Diversity and inclusion

Psychological safety: underpinning innovation

Ngozi Angela Ogwo,
Michiko Shinohara,
Rikia Birindelli-Fayne,
Robert Hannah
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Demystifying psychological safety, revealing the practical application behind the complex language surrounding it, is vital if leaders are going to succeed in creating an inclusive working environment. The rewards for doing so span resilience, agility and increased innovation – all vital for organisations striving to thrive and survive post-COVID.
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In 2020, faced with handling remote teams, new working practices, and unprecedented levels of employee anxiety, businesses were forced to reassess reassess their culture and the processes surrounding it. According to data from Grant Thornton’s global research programme (IBR),[i] the world’s leading survey of the global mid-market, 43% of responded by encouraging an environment where all colleagues could speak up with ideas, issues and questions. In other words, they deliberately promoted an atmosphere of psychological safety.

They may not have realised it, however. ‘Psychological safety’ has until recently existed largely in the realms of business theory. The phrase was coined in 1999 by Professor Amy Edmonson of Harvard Business School, who quantified it as 'a belief that one will not be punished or humiliated for speaking up with ideas, questions, concerns or mistakes'. Her paper, A Safe Harbor: Social Psychological Factors Effecting Boundary Spanning in Work Teams, posited that beyond making people feel good, psychological safety generates positive business outcomes, with teams that felt comfortable enough to challenge leaders and report mistakes proving more successful.

Research by Catalyst shows that inclusive leadership behaviours are the foundation of a climate of psychological safety. Their report Inclusive Leadership: The View From Six Countries revealed a clear prediction between leaders using inclusive behaviours to promote psychological safety, and high-performing teams.

The innovation incentive

When protected by a working culture that promotes psychological safety, people have more opportunity to step up and self-lead, working with purpose aligned to that of the company. In this environment, there is less need for external motivation and the ability to innovate is heightened. In the post-COVID landscape, resilient teams will be built on role clarity, confidence and agility, with innovation powered by psychological safety vital for businesses survival.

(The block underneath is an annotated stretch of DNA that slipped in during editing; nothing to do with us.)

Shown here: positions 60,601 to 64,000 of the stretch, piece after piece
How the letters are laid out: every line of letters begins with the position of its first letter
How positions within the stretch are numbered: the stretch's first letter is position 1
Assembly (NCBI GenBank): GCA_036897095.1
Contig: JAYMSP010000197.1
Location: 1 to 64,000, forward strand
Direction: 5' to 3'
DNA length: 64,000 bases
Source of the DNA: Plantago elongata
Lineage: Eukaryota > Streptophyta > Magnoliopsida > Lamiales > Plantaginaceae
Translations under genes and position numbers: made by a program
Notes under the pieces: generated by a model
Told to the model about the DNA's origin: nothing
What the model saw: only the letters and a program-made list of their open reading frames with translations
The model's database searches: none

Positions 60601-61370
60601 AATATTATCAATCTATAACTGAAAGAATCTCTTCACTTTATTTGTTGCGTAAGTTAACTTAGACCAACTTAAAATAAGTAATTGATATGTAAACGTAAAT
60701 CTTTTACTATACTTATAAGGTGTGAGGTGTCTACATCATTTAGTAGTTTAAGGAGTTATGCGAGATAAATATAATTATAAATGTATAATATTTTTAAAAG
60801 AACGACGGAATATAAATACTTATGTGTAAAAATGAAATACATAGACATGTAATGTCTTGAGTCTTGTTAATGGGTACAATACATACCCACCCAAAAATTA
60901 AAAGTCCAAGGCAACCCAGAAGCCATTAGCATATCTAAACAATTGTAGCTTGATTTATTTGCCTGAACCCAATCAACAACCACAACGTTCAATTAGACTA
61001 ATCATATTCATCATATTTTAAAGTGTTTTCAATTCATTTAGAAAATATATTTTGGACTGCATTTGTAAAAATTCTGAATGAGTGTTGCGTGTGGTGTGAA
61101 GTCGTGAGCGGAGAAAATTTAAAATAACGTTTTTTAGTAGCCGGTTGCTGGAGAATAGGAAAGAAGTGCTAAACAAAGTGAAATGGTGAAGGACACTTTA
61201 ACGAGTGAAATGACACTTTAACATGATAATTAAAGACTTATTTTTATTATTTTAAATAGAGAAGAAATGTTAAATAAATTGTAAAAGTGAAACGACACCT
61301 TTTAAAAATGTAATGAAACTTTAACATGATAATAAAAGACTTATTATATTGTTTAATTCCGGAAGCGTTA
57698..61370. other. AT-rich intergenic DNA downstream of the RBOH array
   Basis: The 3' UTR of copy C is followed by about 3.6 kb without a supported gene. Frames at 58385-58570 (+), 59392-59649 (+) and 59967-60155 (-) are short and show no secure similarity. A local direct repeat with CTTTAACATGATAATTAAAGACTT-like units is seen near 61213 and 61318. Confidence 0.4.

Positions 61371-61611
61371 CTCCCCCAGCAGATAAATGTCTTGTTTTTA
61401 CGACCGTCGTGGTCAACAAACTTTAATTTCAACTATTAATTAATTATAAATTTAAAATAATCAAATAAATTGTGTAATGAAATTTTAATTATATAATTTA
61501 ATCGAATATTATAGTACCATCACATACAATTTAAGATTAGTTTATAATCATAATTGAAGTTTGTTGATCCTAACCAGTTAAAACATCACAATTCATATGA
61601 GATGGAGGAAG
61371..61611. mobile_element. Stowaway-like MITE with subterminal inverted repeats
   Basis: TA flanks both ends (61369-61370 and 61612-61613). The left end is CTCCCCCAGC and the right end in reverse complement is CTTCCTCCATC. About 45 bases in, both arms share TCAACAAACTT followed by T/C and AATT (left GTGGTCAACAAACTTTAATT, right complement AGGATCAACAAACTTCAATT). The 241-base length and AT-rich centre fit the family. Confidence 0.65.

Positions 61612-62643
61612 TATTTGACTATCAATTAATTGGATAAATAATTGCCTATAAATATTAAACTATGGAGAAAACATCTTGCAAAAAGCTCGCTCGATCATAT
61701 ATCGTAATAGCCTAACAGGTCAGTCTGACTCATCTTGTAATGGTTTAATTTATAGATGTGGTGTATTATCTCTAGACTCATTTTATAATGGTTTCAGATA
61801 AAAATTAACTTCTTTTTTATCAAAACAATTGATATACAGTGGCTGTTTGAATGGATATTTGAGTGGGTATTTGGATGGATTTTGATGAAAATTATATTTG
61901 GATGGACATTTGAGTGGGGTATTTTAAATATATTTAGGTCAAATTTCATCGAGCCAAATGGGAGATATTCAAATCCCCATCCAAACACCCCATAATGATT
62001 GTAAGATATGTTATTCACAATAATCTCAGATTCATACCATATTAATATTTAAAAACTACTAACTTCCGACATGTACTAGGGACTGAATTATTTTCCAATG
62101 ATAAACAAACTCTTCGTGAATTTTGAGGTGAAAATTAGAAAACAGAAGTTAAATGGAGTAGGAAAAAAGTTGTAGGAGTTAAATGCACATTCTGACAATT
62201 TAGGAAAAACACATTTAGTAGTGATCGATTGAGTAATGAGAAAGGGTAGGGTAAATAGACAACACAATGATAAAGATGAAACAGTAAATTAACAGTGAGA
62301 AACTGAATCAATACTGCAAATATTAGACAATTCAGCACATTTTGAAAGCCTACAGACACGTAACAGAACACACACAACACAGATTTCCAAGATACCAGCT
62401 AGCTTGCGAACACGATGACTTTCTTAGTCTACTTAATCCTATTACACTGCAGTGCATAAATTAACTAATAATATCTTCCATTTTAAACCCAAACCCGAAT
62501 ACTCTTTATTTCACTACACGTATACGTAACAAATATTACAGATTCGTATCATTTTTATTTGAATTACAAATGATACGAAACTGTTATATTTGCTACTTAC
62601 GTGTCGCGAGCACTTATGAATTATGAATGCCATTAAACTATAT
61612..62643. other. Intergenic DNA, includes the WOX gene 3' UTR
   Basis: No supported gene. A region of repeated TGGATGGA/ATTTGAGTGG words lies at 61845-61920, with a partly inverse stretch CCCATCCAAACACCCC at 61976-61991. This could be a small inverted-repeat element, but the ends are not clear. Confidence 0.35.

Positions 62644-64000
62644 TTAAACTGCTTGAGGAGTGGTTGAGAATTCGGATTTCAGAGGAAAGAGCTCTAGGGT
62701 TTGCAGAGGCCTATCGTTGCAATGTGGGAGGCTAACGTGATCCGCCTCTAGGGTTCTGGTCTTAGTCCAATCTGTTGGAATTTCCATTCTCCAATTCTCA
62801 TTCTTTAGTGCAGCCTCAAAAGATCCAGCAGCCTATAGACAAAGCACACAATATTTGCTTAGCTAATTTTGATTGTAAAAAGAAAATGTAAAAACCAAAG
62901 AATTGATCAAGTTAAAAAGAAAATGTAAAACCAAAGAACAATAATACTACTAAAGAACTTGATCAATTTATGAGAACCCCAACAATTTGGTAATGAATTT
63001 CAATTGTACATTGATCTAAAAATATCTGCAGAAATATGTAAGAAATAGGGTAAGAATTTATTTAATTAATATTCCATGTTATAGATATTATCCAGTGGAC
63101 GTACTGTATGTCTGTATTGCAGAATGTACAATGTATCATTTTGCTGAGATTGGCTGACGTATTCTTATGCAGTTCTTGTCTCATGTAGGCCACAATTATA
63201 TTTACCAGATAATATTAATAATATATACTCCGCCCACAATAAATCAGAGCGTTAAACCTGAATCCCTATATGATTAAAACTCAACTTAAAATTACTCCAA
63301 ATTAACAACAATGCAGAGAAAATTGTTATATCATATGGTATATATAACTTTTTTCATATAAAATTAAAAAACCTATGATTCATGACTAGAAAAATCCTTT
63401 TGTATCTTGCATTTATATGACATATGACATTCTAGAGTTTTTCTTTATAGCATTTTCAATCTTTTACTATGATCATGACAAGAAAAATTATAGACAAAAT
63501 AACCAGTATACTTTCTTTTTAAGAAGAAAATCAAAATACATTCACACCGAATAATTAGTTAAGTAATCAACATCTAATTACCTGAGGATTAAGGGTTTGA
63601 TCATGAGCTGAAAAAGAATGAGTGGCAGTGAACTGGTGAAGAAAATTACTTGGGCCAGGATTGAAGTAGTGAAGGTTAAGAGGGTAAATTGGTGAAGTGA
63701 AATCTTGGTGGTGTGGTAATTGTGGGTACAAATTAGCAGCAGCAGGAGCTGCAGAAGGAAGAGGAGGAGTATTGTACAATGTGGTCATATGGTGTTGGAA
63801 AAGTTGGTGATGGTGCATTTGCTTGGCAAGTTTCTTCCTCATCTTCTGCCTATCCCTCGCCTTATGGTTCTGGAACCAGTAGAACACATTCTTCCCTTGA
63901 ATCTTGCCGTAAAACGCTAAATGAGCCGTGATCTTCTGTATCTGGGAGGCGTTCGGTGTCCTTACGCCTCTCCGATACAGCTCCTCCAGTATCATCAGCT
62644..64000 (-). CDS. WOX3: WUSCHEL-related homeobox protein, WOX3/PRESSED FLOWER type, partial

Ngozi Ogwo.pngA psychologically safe environment is one characterised by interpersonal trust and mutual respect, devoid of unsupported judgement or unconscious bias, says Ngozi Ogwo, CEO of Grant Thornton Nigeria. “By celebrating differences of opinion, psychological safety sparks innovation,” she adds. “When team members are emotionally secure in the workplace, they tend to be more engaged and productive.”

Recent Catalyst report Getting Real About Inclusive Leadership found 18% of employee innovation was attributable to positive experiences of inclusion. If people are free to express new ideas, optimal solutions can be found.

Aurora Sanz round.PNG“The best ideas emerge from different perspectives,” says Aurora Sanz, legal employment partner at Grant Thornton Spain. “A diverse team gives organisations a better understanding of customer needs and is key to unlocking ideas and accelerating the innovation process. More points of view enrich creative processes, leading to ideas that would not have emerged otherwise.”